Sunday, January 15, 2017

Frankenstein Conquers the World (1965)

At the end of World War II, Dr. Frankenstein is working with the Nazis and must pack up his creature's still-beating heart to keep it from falling into the hands of the advancing Allies. After Hiroshima, a doctor (Nick Adams, also seen in Monster Zero) and nurse working on the effects of radiation on the human body encounter a Wild Child who seems to completely lack in any civilized influence...

but he has an abundance of forehead.

As the Wild Child continues to grow exponentially, a reptilian creature (Baragon) emerges from underground. Baragon terrorizes the people of Japan as suspicion about the Wild Child grows. Both scientists and the public wonder if the Wild Child is, in fact, the Frankenstein Monster grown from the still-beating heart that made it to a hospital in Hiroshima before the bombing.

Their suspicions are confirmed when they find the creature's severed hand, still crawling around in his cell.

Baragon's attacks are mistaken for the work of the Frankenstein creature, so the military is called to take him down.

Everyone realizes their mistake when the Frankenstein creature takes on Baragon head-to-head.

Truly, a battle for the ages.

The two giant monsters in this movie are probably two of the worst in the entire Toho Studios lineup. One is basically a dinosaur dog with a unicorn horn nose.

And the other is a skinny kid with a giant forehead.

Sure, the other elements of the story are pretty straight-faced (the mood is a bit somber with so many mentions of radiation poisoning and the Hiroshima bombing), but there's not much getting around the terrible giant monsters in a movie that is about giant monsters fighting one another.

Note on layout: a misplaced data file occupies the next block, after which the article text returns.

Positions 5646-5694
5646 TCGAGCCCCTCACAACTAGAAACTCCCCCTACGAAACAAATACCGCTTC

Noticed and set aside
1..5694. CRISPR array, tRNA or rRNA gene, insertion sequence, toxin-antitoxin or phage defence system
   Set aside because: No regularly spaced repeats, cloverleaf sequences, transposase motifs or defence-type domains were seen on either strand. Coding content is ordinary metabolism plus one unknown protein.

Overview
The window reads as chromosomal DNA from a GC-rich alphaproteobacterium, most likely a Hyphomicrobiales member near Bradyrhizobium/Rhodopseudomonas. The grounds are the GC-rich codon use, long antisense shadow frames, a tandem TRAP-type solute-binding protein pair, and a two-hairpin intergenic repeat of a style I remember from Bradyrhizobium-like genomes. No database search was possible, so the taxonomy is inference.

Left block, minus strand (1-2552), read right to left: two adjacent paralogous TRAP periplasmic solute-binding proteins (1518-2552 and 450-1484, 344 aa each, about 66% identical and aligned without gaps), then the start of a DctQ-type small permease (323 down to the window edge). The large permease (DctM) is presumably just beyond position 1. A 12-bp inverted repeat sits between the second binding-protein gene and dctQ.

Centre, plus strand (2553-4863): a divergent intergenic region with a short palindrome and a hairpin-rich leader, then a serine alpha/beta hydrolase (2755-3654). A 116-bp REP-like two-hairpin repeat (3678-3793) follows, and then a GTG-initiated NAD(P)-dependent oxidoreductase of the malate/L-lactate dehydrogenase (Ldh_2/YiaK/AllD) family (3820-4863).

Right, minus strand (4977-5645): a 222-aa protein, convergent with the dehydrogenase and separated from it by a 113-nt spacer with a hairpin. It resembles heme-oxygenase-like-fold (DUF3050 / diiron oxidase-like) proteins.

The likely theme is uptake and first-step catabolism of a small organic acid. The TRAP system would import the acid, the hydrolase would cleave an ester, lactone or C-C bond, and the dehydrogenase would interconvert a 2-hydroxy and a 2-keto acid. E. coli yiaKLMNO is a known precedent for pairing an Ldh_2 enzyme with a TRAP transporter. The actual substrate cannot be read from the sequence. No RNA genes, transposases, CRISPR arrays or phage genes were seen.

Definitely recommended for fans of 1960s Toho films, recommended with reservations for giant monster movie fans, and not recommended at all to anyone else.

Friday, January 6, 2017

Zombie Doom (1999)

Three adrift sailors land on an island. Unfortunately, that island is home to a clan of murderous murdering murderers who have trash-can lids as shields and wear metal masks.

The leader of the clan employs a doctor to raise an army of the dead needed to fulfill the criteria for putting the word "zombie" in the title, I guess? Anyway, my head hurts from trying to make sense of the first 15 minutes of this movie while being distracted by interludes of gore.

Let's face it, no one is here for the story.

Anyway, a former member of the murderous clan is allowed to attempt escape, along with the sailor guys, for the thrill of the hunt. A chase ensues that includes a lot a gore, a handful of zombies (again, just to fulfill the promise of the title), a couple of ninja, and a completely dubbed film which also features a guy who wears a small square of felt as a mustache unironically.

You've got to admire their commitment to not giving a shit.

There are so many things tossed together on-screen that you'd think one of them would be a plot. But this movie isn't about that trivial aspect of movie-making. Nor anything resembling "production value." Instead, the only value in this production was poured into gore, fake blood, practical gore effects, and everything that's not storytelling, visual acuity, or character development.